Ray Kobald - Interview
When it comes to creating his sculptures, Ray Kobald isn’t just creating art, he’s telling a story. Kobald’s work draws you in, tempting you to unravel the mystery and the message he is portraying through his art. Born and raised in St. Charles, Illinois, he is a nationally known and demanded sculptor. His work has been purchased across the country, whether complementing a courtyard or purchased for a private collection.
Kobald earned a degree in Industrial Art and Design with a minor in Fine Arts from Bradley University. Soon after, he continued his education studying Fine Arts at Northern Illinois University. While working on his own pieces, he taught art for many years. Finally, he completed his Master of Fine Arts at the Instituto Allende, part of the University of Guanajuata in Mexico. Most of his influence comes from Mexican archaeology and the powerful colors and spirited art of the country.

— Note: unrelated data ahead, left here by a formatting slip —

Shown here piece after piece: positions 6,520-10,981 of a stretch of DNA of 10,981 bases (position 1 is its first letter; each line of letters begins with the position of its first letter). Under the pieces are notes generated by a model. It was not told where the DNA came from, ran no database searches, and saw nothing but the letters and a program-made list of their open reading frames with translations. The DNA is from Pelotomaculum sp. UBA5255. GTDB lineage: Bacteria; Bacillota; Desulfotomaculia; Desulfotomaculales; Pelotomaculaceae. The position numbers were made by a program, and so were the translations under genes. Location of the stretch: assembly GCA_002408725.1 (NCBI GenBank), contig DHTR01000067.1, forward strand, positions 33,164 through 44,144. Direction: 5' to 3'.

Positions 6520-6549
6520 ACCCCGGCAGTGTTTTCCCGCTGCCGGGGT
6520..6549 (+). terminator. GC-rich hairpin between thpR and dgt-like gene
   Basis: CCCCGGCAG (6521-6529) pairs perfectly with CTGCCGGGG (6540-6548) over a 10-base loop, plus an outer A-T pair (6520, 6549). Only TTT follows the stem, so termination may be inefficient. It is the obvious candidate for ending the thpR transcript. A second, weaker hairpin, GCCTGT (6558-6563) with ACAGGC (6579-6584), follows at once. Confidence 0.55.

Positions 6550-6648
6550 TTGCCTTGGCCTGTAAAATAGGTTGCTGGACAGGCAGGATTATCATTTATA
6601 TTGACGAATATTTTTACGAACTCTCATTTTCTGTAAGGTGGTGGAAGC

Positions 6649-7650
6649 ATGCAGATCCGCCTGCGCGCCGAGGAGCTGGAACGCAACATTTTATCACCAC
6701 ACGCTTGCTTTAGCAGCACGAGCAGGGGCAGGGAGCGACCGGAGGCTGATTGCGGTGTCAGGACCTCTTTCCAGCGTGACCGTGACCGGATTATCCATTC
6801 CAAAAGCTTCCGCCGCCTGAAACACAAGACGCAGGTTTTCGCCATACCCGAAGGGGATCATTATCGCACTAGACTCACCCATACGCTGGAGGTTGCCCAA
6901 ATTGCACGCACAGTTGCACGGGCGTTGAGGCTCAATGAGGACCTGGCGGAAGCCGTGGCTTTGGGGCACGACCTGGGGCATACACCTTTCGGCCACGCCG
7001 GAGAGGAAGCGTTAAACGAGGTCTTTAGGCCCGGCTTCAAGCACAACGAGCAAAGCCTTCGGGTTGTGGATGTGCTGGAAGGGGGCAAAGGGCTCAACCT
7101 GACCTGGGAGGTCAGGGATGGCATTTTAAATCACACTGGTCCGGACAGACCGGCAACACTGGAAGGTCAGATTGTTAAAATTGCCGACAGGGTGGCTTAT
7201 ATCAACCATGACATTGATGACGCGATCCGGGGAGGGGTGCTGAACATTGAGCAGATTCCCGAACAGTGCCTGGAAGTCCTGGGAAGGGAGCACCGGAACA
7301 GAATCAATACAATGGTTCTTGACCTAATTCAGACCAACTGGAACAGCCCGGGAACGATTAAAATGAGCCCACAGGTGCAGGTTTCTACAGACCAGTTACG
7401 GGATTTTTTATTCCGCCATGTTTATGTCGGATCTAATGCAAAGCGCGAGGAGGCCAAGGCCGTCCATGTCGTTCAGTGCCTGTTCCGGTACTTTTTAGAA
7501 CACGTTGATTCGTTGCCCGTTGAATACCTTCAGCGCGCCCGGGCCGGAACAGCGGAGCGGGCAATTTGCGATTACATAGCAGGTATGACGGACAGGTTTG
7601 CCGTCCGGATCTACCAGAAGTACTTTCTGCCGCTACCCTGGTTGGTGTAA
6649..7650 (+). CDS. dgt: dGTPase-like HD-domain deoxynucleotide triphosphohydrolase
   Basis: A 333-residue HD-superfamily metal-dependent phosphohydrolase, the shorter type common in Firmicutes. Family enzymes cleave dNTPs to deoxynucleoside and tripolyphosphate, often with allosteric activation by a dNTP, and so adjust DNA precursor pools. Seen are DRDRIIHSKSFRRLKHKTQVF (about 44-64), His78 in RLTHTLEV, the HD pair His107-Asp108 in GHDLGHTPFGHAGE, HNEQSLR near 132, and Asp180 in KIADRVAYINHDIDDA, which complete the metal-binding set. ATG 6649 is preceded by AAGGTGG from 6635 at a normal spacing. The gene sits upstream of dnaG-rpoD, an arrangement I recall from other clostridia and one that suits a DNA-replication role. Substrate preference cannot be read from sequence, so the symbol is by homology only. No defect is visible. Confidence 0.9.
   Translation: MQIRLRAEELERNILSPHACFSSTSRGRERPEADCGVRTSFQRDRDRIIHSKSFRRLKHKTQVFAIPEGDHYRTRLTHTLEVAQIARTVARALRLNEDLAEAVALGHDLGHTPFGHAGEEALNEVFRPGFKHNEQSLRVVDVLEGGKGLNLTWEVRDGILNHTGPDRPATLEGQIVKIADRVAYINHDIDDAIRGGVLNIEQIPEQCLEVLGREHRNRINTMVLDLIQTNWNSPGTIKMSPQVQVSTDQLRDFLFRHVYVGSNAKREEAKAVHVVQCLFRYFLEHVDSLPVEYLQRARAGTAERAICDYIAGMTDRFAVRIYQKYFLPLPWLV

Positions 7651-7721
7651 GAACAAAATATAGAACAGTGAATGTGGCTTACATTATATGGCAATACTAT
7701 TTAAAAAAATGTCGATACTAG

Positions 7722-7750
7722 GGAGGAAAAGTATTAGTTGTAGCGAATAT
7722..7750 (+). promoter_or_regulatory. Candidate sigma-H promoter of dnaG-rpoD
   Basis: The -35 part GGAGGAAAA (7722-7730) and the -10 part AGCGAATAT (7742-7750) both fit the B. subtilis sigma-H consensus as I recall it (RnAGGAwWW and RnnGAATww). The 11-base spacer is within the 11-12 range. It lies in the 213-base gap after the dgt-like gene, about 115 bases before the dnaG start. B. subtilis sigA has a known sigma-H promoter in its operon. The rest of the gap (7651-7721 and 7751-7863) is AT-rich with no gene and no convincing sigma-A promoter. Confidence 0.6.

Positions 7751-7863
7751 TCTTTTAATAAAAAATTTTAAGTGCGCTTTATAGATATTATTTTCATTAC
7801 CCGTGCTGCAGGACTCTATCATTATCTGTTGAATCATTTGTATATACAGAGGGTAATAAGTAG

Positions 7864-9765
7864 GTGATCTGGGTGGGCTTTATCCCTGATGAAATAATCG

The sculpture, which is made entirely out of bronze and stands 59 inches tall, is a simply majestic visual of a young Native American. When asked what his inspiration was for this sculpture, Kobald responded, “To tell the story of a young brave and his sandhill crane.” He tells stories within his art and in this piece he wants the viewers to visualize “deep thoughts, life, and honor.”
For some artists it’s the visuals and the beauty of the art that motivates them. For Kobald, it’s the joy of telling a story, bringing a piece to life, and delivering a message that everyone can see in his sculptures. The one thing that truly motivates him is “to tell new stories.”